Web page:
Tuesday, November 18, 2014


JUST UPDATED ! ! ! Nov. 30

This is November 18th, 2014 and if all goes well, on the 29th of November I hope to add a "free shower" to this blog. The idea is that the propane flow-through water heater has been replaced by a smaller unit having the same amount of hot water delivery. However, even the newer unit requires fossil fuel in the form of propane to heat the water.

The ultimate is to have a shower in mid November that has hot water heated by the sun's warmth. In short, a prototype hot water heating system will be laid beneath the photovoltaic electric production array atop the MOG yacht and directed to the shower area.

The system will be unsophisticated but should demonstrate the heating ability of the area and efficacy of the idea. The amount of water, temperature, flow and possibility for integration will be monitored on the user.

The idea had better work very well,  the user will be Hillary, supportive wife of over 36 years. If the idea does not pass her empirical test, more than the shower system will be in hot water.

Look forward to the next install of this post to see how the life of this inventor is working out for him.

Outcome to be added here November 29th.....

A day late but not a dollar short. Hillary was starting to feel a cold coming on so she took to the valve on the hose bib and I was the one to take the shower. I used a simple series of four 50 foot garden hoses laid directly on the roof. There was no attempt made to insulate or concentrate the sun's energy shining on the hoses, no glass top, foil lining, black coloring or placement under the PV array atop the boat, as shown below.

The statistics go as follows...
Water pressure 40 psi at pump in bilge, up 10 feet to roof
Temperature indoor and outdoor, 68 F
Temp of water in tank 58 F
Temp at hose surface on roof 95 F (sun on green garden hose)
Temp at hose end in shower 88 F (lukewarm) for 1.5 minutes
Temperature of propane heated water over 110 F  (97 F for finishing shower).

I got wet with the roof heated water and lathered my head and shoulders, then the water temperature dropped to cold. For about 1.5 minutes the water was above tepid and a decent shower (if the temperature was sustained at 88 F) could be made of it. I had worse in the military in the winters of Germany but this is now, not then and there.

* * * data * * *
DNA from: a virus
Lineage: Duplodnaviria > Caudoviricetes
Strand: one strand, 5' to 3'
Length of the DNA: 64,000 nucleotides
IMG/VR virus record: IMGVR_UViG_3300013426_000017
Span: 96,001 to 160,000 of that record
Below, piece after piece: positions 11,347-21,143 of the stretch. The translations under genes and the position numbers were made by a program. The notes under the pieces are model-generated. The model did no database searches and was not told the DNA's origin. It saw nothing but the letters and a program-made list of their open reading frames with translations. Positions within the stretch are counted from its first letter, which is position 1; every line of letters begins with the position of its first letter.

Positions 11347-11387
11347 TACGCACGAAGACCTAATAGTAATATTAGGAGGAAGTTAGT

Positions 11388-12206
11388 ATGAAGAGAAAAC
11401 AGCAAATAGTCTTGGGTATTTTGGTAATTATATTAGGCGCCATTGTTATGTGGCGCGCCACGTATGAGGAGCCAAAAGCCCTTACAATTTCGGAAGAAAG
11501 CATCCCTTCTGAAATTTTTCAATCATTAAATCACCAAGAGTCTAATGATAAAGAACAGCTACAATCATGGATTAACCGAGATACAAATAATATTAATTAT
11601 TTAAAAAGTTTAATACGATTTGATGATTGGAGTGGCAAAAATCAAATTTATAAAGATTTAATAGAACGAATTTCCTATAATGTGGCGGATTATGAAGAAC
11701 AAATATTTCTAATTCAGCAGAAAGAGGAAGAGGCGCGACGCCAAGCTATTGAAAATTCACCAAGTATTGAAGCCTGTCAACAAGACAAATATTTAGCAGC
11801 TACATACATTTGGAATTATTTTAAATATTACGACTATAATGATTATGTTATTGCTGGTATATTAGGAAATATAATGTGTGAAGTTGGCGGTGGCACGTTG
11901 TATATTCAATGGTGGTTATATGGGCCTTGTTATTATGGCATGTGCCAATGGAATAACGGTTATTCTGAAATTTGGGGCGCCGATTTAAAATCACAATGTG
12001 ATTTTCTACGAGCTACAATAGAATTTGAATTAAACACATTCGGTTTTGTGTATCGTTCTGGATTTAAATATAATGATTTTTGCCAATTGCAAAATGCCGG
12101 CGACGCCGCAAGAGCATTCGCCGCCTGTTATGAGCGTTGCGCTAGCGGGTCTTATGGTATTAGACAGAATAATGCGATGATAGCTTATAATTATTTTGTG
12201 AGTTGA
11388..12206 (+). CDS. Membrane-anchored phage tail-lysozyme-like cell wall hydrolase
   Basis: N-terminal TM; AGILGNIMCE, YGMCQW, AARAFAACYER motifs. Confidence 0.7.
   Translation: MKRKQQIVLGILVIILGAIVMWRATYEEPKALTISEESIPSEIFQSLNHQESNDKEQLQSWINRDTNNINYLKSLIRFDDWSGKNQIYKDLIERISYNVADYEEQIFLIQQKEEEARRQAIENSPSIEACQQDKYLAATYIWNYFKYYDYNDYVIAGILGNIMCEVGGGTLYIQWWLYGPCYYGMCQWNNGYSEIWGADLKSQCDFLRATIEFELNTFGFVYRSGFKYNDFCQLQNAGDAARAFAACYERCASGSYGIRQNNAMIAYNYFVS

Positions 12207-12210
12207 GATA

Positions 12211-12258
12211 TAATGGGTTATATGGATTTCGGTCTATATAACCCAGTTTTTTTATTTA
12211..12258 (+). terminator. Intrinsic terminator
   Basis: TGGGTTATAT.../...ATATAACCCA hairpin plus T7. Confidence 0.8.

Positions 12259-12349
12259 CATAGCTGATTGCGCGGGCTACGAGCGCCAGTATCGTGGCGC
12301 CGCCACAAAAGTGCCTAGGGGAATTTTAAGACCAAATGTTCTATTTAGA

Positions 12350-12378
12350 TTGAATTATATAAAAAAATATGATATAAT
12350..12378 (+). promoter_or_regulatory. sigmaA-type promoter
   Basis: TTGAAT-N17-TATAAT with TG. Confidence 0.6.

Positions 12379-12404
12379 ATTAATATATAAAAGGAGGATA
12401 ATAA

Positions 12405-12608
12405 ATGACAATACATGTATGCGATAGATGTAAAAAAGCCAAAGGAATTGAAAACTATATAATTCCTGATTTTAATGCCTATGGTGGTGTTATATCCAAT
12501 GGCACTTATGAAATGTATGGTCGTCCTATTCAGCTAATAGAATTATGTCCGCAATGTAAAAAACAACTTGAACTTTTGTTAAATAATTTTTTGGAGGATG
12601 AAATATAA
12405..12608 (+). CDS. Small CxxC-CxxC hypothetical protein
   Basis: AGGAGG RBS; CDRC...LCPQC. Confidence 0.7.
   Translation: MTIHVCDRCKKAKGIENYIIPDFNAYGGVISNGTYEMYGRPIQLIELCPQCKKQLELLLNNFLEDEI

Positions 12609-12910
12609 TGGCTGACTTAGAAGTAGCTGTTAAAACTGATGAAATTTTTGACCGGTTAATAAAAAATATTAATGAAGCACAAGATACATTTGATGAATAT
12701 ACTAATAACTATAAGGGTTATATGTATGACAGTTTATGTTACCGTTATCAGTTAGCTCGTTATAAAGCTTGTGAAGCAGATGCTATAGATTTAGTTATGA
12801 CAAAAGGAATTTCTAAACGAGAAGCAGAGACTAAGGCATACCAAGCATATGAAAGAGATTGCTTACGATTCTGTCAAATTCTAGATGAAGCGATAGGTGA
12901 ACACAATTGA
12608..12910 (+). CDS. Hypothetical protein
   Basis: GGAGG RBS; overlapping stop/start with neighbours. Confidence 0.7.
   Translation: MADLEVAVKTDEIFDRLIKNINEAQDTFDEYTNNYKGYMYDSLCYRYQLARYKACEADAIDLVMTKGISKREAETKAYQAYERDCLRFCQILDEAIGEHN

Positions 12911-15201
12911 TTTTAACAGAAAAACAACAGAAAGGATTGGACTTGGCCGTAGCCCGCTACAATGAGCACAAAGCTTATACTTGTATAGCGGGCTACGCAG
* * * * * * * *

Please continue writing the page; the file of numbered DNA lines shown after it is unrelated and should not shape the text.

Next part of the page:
After a few brief temperature measurements, the propane, flowthrough water heater went into action. The freshly heated water was appreciated, propelling my mind from the frosty fields of German artillery ranges to the comforting surroundings of the Cape Fear Marina of Wilmington, NC.

In a pinch, such a simple water heating system would suffice but certainly not if the outside temperature dipped to 32 F. For those types of temperatures the system envisioned needs to be enclosed, insulated and have blackened collection surfaces. Such systems do exist. The reason for this particular test is to set an empirical base line for a specific configuration (a most simple one) to which all improvements and comparisons can be made.

The roof area available is about 1'8" by 16'6" or nearly 28 square feet. For comparison, a 4x8 sheet of plywood is 32 square feet. I will need to generate a steady stream of warm shower water by using less than a sheet of plywood's surface for heating water to 95 F at the outlet in the shower stall. All that without the use of propane.

Solar water heating drastically reduces the need and cost of propane water heating.  The correctly sized solar water heater will provide a continuous flow of hot water for bathing most of the year. In the coldest months, the sun will preheat water entering the propane water heater, thus lowering the amount of propane required to get the water hot enough for a shower.

Very few marinas stock propane tanks and the delivery of such a fuel is slim to none on the Mississippi river. Most yachts burn diesel fuel in a generator, to make electricity, to heat water for a shower. That is costly, inefficient, noisey and stinky. The Mrs. and I like smelling clean as well as being clean.

So now you know my winter assignment. Hot water in the summer is no problem but the near winter time period and resulting temperatures are the challenge. I will keep you posted as to the options and final system structure.

 The crude test water heater is actually just four green garden hoses connected in series to yield about 1.5 minutes heated water. The water being pumped up to the roof was from the internal water tanks at a chilly 58 degrees F. The picture orientation is the roof top between port & starboard PV panels.

Old propane water heater unit (top) replaced by new demand gas water heater (bottom).
The new unit is smaller and easier to set temperature and flow rate of hot water

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